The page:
Why Training Evaluations Are Important


Ladies and Gentlemen,
GSPCC is on its fourth year of providing law enforcement instruction. I started with teaching law enforcement test preparation seminars and leadership for first-line supervisors. Over the years we have added classes and instructors. We now offer nine classes and we have a few more in development. Our goal is to listen to your feedback and do our best to provide the training that is being sought by you.
I’m actually not writing this article to keep you updated on our progress, but to impart many of the difficulties and obstacles that this industry (law enforcement training) faces. I would say that when it comes to developing and ultimately teaching a class, one of the largest issue that we have to deal with is the diversity of the class. Not that diversity is bad, but it can be very difficult developing a class that will be completely satisfactory for every person present. Each class will have students with a wide range of job experience, education, life experience, learning styles, biases, etc, etc.
We have no control over whom departments send to each class. We, Joshua and I, love the diversity because we can draw from everyone’s experiences to help keep the narrative going and relatable. Diversity can also spur some spirited debate (often seen in our leadership classes between millennials and older officers). But, the diversity can also work against us. While a class may be very interesting and influential for the majority, it may be lacking for others who already know and understand the material. Again, there is not much that we can do about that as we have no control over whom agencies send to us. We simply put out what the course will cover and then let each agency decide who should attend.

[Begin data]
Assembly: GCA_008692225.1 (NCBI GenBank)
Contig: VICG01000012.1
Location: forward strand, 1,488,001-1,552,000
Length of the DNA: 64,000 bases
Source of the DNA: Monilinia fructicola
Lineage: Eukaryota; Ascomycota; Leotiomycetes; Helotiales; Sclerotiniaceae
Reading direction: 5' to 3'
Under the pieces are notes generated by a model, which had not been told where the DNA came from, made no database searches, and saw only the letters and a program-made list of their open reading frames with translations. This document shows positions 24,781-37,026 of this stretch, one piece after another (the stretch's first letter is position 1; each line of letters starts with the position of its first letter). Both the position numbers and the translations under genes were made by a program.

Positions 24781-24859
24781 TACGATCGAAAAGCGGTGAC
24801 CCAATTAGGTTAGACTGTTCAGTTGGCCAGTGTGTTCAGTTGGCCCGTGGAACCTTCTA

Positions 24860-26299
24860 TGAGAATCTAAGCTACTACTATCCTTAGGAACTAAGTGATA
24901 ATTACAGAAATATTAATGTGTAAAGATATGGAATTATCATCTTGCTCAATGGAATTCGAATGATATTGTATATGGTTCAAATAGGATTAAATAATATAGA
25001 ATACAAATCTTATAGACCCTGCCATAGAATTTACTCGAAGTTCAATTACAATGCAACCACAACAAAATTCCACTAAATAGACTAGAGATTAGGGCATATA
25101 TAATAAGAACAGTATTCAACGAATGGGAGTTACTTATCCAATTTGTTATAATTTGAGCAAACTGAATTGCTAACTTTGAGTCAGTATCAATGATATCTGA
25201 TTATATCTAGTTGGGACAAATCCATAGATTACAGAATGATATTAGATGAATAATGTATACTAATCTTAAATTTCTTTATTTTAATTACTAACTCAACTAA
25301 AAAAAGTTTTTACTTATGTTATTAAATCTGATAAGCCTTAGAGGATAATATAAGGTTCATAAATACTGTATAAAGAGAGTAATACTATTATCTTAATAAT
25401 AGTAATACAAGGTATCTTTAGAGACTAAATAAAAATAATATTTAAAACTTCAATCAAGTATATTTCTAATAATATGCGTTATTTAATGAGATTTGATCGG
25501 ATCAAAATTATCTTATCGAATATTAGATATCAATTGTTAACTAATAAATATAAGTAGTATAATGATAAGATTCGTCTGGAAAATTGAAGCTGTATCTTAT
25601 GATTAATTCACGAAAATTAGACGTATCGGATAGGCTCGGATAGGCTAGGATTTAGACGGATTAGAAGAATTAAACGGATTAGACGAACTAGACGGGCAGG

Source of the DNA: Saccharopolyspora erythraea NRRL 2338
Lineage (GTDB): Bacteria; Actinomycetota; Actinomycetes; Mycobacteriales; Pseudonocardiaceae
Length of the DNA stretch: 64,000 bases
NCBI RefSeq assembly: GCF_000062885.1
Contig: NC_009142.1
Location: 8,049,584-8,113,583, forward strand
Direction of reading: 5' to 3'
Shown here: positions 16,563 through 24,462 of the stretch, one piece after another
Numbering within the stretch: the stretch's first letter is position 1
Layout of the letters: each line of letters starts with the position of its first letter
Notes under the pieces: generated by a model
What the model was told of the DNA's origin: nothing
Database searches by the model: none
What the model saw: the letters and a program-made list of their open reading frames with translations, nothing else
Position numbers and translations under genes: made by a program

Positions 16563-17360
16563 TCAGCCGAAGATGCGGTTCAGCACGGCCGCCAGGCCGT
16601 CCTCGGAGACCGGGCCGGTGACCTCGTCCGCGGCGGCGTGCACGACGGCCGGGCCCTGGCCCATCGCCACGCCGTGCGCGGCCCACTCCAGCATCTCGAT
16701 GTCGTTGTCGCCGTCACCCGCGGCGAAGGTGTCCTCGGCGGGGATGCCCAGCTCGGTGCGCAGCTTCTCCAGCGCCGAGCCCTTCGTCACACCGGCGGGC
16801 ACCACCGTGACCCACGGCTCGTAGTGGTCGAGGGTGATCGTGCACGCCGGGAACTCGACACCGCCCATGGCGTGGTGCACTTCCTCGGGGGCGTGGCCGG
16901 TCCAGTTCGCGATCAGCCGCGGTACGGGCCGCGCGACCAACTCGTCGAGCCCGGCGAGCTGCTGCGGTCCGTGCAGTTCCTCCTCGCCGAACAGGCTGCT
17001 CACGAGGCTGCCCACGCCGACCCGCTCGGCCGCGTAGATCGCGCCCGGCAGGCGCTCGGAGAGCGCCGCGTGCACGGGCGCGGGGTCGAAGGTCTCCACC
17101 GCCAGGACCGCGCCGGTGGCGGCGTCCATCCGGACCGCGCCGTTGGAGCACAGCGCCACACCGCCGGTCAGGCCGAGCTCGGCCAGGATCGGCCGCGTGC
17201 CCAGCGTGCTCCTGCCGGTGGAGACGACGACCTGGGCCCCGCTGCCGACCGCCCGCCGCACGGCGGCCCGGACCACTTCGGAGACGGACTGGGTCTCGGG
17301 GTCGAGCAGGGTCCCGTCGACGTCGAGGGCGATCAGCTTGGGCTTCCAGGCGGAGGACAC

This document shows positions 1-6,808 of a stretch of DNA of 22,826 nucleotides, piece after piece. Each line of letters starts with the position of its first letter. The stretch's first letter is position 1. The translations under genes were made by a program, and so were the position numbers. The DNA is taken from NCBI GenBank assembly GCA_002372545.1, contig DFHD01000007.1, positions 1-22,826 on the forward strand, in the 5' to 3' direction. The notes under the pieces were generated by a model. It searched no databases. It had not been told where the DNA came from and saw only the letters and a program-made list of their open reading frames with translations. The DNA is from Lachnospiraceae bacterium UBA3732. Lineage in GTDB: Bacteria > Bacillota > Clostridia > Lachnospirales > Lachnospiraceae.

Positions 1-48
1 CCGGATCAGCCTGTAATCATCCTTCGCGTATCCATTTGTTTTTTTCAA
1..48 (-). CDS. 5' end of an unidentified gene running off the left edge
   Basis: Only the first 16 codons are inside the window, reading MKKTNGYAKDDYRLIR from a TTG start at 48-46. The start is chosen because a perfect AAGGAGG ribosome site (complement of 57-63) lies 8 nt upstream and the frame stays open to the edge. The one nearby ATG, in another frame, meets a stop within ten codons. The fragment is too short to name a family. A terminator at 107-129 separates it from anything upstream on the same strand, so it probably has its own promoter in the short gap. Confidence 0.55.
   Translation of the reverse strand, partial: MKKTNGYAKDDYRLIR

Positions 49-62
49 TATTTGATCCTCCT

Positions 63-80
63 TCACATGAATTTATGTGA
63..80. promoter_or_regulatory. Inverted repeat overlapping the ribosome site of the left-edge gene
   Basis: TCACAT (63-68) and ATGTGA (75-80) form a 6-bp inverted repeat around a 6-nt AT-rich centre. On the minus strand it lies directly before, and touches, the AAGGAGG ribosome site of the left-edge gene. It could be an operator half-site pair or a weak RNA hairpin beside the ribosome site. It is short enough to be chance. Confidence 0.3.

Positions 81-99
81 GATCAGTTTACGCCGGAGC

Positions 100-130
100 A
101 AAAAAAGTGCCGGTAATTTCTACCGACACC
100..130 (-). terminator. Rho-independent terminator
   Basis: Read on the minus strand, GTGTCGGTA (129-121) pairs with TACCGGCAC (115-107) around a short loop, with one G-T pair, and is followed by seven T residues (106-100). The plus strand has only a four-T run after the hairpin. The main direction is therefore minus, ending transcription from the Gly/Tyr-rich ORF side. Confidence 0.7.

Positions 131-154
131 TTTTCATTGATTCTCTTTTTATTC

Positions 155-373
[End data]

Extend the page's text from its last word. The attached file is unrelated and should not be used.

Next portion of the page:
I’m writing this particular article because I recently received an evaluation that was not exactly positive. In all actuality, these types of evaluations are the most important to us; thus, Joshua and I certainly do not dismiss them. We use them to evolve our curriculum. When we do receive a less than glowing evaluation, we juxtapose the negative with the positive to see if it is the curriculum or the student. In most cases, the overwhelming majority of the evaluations are positive. But, by doing this comparison (negative to positive), we can get a better analysis of our curriculum, teaching styles, etc, and make adjustments as needed. Constantly evolving and developing curriculum is a part of this business. As Tony Robbins says, “if you are not growing [evolving], then you are dying”.
Another issue that we see is that some people just hate filling out evaluations. Unfortunately, we have to hand them out at the end of the course. At that point, students just want to go home (we know, we were there once). Sometimes, we get very minimal input. Again, we cannot make the curriculum better unless we get a good analysis from the students that attend. If anyone has seen other methods of seeking student class evaluations other than a form at the end of the class, we would love to hear about it. You can email either of us at: tjones@gs-pcc.com or jstokel@gs-pcc.com.
Joshua and I want to take the time to thank all of the students we have met over the years and especially thank the ones that took the time to give some honest and professional feedback. We understand that our classes will have varying values for everyone in the class, but we keep swinging for the fences with every student we encounter. We want you to learn so that your career is enhanced. We love what we do and we love meeting all of you and sharing experiences along the way. Thank you to each and every officer that has attended our classes. GSPCC continues to grow in a very positive way and we have YOU to thank for that. We look forward to meeting thousands more law enforcement professionals in the years to come.
Tim & Joshua